Paper Trumpets Spotlight: Michael Tunk

I’ve called Michael Tunk the Michael Jordan of collage. He’s constantly making spectacular collage work at a constant, head-spinning pace that’s like a slam-dunk highlight reel. The California-via-Midwest artist is constantly striving to innovate and push the world of collage further through his work as well as his support of other collage artists (he’s also constantly doing collaborative collages with other artists, mostly through the mail). The thirty-year-old works in many styles from stark minimalism and sci-fi atmospherics to multi-piece gonzo brain-busters. A sharp and sweet sort of childhood nostalgia permeates some of his best work. I sent him some questions via email.

The Rumpus: How did you get into collage? Like what initially sparked this idea to make them?

Michael Tunk: In high school I did two very large format mixed media collages for a class project and always loved doing those and growing up in a very large family I always collected comic books and family photos and always cut them up. But when my childhood cat died back in 2010 and I moved out to California I lived across the street from a used book store and decided to get a Vietnam book and a big cats book and started making what is now my Big Cats of War series and since then haven’t stopped.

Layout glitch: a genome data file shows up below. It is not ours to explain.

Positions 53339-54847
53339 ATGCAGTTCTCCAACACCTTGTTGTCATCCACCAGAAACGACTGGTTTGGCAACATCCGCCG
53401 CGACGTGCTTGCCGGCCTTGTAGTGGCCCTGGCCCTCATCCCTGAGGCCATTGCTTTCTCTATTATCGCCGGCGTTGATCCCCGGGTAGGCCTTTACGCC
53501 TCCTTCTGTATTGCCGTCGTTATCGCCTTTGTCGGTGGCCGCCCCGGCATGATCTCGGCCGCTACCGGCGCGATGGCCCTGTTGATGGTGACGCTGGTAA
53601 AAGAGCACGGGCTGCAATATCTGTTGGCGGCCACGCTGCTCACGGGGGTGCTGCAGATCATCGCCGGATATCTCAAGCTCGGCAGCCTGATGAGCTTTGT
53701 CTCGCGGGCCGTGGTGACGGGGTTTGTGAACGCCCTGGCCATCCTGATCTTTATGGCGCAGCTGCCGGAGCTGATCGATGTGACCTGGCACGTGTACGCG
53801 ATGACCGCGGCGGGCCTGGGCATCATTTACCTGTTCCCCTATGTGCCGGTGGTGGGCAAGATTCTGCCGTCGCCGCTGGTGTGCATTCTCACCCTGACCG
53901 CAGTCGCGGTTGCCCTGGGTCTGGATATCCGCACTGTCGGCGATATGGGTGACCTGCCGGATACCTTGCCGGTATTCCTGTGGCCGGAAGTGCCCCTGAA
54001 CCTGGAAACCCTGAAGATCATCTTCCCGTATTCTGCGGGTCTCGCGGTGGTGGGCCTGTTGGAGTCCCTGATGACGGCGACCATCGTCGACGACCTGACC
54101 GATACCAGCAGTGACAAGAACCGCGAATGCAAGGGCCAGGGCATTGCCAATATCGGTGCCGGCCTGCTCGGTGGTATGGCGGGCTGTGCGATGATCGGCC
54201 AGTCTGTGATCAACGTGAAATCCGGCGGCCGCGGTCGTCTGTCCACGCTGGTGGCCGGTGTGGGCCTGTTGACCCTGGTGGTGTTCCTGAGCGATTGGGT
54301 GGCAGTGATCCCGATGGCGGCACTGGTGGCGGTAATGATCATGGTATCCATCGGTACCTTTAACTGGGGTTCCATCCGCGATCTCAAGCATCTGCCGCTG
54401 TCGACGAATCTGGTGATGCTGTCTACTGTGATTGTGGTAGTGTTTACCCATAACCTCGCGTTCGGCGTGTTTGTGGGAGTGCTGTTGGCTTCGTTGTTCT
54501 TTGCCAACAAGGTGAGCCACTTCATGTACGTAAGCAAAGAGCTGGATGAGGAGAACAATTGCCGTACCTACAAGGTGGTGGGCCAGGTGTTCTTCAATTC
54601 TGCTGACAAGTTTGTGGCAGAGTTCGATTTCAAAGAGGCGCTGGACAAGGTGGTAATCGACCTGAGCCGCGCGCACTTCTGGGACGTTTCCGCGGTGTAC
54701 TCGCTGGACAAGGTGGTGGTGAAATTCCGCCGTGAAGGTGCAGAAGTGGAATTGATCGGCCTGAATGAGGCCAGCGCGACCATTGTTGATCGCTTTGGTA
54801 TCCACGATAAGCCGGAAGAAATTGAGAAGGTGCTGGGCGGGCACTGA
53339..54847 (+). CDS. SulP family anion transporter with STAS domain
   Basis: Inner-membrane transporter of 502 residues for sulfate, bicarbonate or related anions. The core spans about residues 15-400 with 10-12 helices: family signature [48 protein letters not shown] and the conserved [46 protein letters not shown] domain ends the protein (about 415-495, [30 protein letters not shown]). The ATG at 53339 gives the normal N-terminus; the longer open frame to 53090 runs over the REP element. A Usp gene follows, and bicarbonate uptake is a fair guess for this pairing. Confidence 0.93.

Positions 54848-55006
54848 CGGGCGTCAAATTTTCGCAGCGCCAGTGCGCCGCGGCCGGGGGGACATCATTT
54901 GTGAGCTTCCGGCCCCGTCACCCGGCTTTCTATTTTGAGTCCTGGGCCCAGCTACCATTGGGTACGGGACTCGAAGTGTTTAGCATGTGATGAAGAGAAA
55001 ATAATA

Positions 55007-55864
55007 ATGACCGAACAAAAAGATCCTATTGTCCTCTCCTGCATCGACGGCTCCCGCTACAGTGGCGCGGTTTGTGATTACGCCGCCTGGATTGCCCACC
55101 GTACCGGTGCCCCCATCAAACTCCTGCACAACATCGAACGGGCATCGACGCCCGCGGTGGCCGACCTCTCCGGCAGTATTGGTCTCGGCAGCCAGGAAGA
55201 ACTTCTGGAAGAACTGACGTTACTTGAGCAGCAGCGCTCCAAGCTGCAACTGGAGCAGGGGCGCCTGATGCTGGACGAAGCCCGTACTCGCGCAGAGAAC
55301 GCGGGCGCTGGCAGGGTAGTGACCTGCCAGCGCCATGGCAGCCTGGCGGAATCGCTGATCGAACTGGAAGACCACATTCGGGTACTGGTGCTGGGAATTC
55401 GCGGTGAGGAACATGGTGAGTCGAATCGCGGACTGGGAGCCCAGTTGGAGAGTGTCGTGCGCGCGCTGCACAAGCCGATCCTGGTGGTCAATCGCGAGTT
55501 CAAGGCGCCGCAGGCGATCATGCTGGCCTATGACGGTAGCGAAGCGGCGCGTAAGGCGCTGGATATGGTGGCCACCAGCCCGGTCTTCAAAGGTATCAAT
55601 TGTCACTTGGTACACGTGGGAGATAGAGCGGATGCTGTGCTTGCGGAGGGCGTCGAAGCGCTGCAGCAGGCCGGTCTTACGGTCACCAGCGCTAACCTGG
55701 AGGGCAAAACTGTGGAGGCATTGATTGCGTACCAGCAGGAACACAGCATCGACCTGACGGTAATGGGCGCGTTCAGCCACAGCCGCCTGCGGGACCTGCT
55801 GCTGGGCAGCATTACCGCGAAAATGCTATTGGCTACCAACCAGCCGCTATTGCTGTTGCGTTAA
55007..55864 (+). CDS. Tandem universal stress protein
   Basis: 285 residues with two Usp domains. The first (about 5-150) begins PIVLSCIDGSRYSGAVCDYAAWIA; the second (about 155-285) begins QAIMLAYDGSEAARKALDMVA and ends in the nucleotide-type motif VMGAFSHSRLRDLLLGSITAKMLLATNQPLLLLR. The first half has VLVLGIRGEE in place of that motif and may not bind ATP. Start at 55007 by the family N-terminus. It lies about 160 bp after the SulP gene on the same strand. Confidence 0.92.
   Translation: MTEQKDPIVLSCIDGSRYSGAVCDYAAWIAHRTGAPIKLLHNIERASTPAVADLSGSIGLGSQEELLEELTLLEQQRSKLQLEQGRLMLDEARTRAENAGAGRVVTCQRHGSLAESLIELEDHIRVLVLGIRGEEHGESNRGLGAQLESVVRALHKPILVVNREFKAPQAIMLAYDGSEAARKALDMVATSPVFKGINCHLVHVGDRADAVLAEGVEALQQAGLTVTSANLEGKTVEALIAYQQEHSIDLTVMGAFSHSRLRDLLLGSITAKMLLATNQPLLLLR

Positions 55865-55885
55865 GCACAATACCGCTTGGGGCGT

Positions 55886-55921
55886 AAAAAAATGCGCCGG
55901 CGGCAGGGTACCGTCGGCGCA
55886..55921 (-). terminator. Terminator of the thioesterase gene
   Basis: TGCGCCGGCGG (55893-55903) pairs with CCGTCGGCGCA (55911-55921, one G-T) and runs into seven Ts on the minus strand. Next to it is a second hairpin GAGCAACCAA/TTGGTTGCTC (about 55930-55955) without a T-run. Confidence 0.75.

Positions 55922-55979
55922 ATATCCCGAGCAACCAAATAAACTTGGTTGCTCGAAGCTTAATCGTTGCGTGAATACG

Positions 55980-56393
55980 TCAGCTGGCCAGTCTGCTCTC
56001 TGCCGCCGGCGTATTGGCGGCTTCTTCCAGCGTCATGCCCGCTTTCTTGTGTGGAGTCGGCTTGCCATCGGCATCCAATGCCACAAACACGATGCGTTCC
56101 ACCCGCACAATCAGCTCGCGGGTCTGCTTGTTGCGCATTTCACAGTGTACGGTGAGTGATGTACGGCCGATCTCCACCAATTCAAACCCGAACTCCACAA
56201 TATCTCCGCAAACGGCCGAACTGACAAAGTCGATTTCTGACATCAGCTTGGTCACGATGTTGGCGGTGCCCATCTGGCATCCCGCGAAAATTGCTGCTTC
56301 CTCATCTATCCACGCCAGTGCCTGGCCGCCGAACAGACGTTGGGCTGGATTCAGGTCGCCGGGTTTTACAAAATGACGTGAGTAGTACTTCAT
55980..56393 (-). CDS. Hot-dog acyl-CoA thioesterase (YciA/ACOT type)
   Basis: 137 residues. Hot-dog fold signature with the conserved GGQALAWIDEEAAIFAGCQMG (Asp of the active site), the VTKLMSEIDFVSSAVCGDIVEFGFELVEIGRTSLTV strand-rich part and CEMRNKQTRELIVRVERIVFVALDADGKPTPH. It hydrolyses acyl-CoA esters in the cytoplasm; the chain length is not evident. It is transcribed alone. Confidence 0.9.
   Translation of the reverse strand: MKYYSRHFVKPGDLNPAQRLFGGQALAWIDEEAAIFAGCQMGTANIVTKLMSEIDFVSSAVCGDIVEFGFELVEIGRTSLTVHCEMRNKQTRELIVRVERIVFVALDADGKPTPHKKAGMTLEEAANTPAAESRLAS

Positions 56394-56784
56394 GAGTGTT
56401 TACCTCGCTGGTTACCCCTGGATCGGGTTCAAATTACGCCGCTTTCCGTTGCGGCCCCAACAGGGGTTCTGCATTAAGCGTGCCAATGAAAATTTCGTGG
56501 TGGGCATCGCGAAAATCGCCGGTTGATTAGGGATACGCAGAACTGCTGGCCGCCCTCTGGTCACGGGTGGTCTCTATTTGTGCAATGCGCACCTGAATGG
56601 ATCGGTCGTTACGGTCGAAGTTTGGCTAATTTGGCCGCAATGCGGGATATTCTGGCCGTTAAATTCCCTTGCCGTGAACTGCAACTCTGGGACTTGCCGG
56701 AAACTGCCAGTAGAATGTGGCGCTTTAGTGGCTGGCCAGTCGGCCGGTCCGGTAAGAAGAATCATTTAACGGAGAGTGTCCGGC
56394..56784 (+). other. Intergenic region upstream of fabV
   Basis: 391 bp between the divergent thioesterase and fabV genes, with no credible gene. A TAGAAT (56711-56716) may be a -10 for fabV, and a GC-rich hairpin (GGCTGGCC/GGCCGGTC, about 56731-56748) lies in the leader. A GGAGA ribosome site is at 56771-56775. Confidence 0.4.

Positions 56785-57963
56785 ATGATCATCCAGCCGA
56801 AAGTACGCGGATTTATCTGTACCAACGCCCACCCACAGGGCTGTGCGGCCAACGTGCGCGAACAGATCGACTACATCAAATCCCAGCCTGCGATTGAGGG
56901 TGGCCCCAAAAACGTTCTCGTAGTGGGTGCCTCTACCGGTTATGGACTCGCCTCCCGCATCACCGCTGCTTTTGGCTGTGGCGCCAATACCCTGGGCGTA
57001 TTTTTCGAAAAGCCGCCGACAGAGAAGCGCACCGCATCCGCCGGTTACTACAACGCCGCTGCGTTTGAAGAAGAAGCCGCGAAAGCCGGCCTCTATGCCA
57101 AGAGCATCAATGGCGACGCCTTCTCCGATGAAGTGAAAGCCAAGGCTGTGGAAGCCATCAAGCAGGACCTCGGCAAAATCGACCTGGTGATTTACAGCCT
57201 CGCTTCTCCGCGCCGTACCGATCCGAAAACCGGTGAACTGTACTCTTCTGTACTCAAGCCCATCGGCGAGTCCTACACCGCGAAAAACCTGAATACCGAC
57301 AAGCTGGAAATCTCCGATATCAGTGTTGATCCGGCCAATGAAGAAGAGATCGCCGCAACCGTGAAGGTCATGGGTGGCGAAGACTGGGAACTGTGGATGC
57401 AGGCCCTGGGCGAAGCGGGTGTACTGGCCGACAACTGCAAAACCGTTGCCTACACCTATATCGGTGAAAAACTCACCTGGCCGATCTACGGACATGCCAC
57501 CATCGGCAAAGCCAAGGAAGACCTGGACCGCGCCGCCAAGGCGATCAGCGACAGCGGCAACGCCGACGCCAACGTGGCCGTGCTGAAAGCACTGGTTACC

Rumpus: You’re so prolific. Do you have a jobby job? What do you do with every 24 hours?

Tunk: My partner and I had a baby girl back in 2013 and since then I’ve been a stay-at-home dad. So that’s been my job up until now. But I did recently start working at an antique store here in town.  Every 24 hours it’s getting up early taking care of Tigerlilly while Cara (her mom) goes to work. In between her taking naps I either work on getting images together or plan in my head what I am going to work on next. Then when Cara gets home from work, after having dinner, I’m off to the studio where I work from between 8-10 p.m. Then I start again in the very early hours of the morning.

Rumpus: You’ve become a regular artist for Lucky Peach. How did that come about? Doing any other magazine work?